Friday, May 22, 2015

A beautiful law in France

I live in the country, Navajo land where people spread out and yet turn empty spaces into flea markets and sell food by the side of the road. There are two supermarkets near me, both part of large chain store operations. One of them stocks food items exactly as you would expect to see in Phoenix or Albuquerque. The other is more strictly Navajo oriented. A "traditional" Navajo meal would include mutton, fry bread cooked in lard, corn and squash. Spam is big here. Potatoes and chile peppers, too.
When I go to the other store I find these items, but there are also massive displays of mushrooms, bok choy, expensive steaks, and so many items that are unknown to many Navajos or are too expensive. I've often felt that that chain was sending items to the Rez (reservation) as a last step before dumping them and writing off the loss on their taxes. That's the American way, right, tax breaks for the large corporations?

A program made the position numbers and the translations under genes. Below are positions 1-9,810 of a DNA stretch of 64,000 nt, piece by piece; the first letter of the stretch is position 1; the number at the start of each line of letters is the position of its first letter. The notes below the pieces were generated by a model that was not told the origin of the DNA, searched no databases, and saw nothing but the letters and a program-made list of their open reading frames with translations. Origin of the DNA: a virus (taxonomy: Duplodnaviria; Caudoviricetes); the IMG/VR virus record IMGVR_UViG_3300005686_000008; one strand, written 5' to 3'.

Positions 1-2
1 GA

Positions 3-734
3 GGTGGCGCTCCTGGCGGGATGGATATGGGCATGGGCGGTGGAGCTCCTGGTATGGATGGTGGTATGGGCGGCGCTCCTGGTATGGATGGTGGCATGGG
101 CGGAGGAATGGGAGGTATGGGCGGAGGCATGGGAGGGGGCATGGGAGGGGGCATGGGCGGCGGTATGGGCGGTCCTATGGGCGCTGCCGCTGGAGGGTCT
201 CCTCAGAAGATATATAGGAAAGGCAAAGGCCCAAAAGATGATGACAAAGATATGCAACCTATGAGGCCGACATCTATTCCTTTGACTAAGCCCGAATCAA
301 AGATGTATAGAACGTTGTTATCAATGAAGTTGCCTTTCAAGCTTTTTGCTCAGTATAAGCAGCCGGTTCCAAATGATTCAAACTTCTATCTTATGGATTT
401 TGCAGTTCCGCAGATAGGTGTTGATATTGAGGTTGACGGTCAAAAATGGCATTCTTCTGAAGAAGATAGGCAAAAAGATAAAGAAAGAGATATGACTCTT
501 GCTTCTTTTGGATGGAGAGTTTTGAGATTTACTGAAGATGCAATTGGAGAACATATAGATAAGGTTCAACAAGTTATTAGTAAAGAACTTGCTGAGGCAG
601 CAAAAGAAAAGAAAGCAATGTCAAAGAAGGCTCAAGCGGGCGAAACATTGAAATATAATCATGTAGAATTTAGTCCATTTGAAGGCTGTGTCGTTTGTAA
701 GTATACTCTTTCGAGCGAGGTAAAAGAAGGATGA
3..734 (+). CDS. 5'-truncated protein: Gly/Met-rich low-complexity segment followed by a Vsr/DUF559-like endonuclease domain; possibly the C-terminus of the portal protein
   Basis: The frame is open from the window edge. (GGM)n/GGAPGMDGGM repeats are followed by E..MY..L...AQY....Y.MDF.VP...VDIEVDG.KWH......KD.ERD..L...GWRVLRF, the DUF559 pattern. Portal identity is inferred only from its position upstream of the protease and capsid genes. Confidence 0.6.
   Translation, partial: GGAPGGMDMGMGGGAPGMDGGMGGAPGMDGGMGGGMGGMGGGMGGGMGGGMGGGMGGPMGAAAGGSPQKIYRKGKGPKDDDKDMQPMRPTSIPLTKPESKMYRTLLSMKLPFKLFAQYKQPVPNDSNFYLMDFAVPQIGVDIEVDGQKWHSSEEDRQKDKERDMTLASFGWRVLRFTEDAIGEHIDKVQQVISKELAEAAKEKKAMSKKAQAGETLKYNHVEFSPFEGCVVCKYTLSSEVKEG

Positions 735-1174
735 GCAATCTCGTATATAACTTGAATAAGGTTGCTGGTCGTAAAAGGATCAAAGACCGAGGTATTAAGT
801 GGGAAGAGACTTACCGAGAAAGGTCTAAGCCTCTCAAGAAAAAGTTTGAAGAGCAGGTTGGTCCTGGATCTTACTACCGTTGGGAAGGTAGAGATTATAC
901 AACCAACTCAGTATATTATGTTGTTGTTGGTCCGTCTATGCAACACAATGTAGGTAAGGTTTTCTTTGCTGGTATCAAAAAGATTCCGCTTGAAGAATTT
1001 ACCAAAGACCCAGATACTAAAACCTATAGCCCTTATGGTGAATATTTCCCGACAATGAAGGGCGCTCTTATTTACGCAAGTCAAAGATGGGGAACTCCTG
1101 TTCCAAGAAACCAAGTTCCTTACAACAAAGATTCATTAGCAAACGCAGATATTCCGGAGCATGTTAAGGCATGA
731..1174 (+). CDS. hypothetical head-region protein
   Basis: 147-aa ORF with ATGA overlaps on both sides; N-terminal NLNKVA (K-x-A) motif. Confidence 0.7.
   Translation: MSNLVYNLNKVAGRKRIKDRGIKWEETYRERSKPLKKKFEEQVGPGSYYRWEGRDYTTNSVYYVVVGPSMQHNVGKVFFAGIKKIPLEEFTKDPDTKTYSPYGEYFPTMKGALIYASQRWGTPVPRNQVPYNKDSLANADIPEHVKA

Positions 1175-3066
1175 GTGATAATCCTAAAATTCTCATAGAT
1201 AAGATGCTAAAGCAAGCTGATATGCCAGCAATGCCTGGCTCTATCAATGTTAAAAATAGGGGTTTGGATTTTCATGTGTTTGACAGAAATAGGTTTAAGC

But now France has a law in place to force food stores to give away old-but-edible foods to charity. Read about it here. Such a simple and elegant law. If such a law were to be proposed in the US we'd hear why it would ruin the supermarket economy, why the poor don't deserve free food, and on and on with the Greed and Hatred that, increasingly, is becoming the definition of American culture.
We hear that France is a rigidly secular society, that church attendance is down, wayyyy down. We hear that America is a Christian nation, that Christian charity is "a thousand points of light." Yet we have hungry children, homeless children, and precious little Christian charity. Things necessary for decent society do not spring forth, at least not in great numbers; they must become mandated by law. Perhaps some of our more forward-looking states will pass laws similar to this French law. Feeding the poor will not bring down the empire.

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